McGuffey's Sixth Eclectic Reader eBook

This eBook from the Gutenberg Project consists of approximately 526 pages of information about McGuffey's Sixth Eclectic Reader.

Remorseless Time!—­
Fierce spirit of the glass and scythe!—­what power
Can stay him in his silent course, or melt
His iron heart to pity!  On, still on
He presses, and forever.  The proud bird,
The condor of the Andes, that can soar
Through heaven’s unfathomable depths, or brave
The fury of the northern hurricane,
And bathe his plumage in the thunder’s home,
Furls his broad wings at nightfall, and sinks down
To rest upon his mountain crag; but Time
Knows not the weight of sleep or weariness;
And Night’s deep darkness has no chain to bind
His rushing pinion.

Revolutions sweep
O’er earth, like troubled visions o’er the breast
Of dreaming sorrow; cities rise and sink
Like bubbles on the water; fiery isles
Spring blazing from the ocean, and go back
To their mysterious caverns; mountains rear
To heaven their bald and blackened cliffs, and bow
Their tall heads to the plain; new empires rise,
Gathering the strength of hoary centuries,
And rush down, like the Alpine avalanche,
Startling the nations; and the very stars,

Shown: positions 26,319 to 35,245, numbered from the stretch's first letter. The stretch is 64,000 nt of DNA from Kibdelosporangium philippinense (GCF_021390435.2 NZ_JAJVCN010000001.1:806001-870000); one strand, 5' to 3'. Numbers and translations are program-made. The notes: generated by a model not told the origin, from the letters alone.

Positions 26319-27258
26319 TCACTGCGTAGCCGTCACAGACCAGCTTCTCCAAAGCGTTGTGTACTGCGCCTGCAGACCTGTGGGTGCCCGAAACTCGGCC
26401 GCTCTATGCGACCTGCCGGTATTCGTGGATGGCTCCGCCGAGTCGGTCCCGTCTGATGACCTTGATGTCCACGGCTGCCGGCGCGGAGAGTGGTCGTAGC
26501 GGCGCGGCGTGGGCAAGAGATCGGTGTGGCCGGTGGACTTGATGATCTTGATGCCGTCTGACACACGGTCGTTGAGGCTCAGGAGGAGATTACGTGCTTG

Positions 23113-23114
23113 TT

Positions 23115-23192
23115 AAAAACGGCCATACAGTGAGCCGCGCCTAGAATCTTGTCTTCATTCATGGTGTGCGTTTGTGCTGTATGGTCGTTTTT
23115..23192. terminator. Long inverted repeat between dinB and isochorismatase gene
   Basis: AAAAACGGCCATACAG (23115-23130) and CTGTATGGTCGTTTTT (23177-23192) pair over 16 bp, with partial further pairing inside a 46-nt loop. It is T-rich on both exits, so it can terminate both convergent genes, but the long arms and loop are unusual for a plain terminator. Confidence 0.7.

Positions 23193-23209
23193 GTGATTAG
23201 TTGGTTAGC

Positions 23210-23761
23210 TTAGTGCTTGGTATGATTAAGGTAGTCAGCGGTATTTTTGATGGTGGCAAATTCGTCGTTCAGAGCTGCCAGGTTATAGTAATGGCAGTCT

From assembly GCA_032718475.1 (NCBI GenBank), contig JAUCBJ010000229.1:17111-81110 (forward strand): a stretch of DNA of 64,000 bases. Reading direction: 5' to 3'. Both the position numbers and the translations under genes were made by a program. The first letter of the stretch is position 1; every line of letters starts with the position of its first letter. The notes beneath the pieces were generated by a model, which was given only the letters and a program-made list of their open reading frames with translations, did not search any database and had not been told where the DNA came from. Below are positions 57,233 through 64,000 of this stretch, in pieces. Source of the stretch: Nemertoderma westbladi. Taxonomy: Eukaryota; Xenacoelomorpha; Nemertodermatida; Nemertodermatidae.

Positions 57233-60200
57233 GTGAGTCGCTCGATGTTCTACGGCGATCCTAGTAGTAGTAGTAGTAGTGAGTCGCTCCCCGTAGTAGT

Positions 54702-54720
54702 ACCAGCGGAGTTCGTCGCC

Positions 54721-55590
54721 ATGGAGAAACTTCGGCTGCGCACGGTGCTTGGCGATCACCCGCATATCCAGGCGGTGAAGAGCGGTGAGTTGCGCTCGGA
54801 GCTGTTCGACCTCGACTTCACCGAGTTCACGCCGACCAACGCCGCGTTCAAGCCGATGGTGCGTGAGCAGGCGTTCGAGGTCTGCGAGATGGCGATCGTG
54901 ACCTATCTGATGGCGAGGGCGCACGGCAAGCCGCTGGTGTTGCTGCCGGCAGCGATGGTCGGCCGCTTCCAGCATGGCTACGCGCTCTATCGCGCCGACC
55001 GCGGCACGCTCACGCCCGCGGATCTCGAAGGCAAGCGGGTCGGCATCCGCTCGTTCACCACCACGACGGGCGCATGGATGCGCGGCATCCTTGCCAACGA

Yon bright and burning blazonry of God,
Glitter awhile in their eternal depths,
And, like the Pleiad, loveliest of their train,
Shoot from their glorious spheres, and pass away,
To darkle in the trackless void; yet Time,
Time the tomb builder, holds his fierce career,
Dark, stern, all pitiless, and pauses not
Amid the mighty wrecks that strew his path,
To sit and muse, like other conquerors,
Upon the fearful ruin he has wrought.


Helen Hunt Jackson, 1830-1885, was the daughter of the late Professor Nathan W. Fiske, of Amherst College.  She was born in Amherst, and educated at Ipswich, Massachusetts, and at New York.  Mrs. Jackson was twice married.  In the latter years of her life, she became deeply interested in the Indians, and wrote two books, “Ramona,” a novel, and “A Century of Dishonor,” setting forth vividly the wrongs to which the red race has been subjected.  She had previously published several books of prose and poetry, less important but charming in their way.  The following selection is adapted from “Bits of Travel at Home.” ###

Garland City is six miles from Fort Garland.  The road to it from the fort lies for the last three miles on the top of a sage-grown plateau.  It is straight as an arrow, looks in the distance like a brown furrow on the pale gray plain, and seems to pierce the mountains beyond.  Up to within an eighth of a mile of Garland City, there is no trace of human habitation.  Knowing that the city must be near, you look in all directions for a glimpse of it; the hills ahead of you rise sharply across your way.  Where is the city?  At your very feet, but you do not suspect it.

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McGuffey's Sixth Eclectic Reader from Project Gutenberg. Public domain.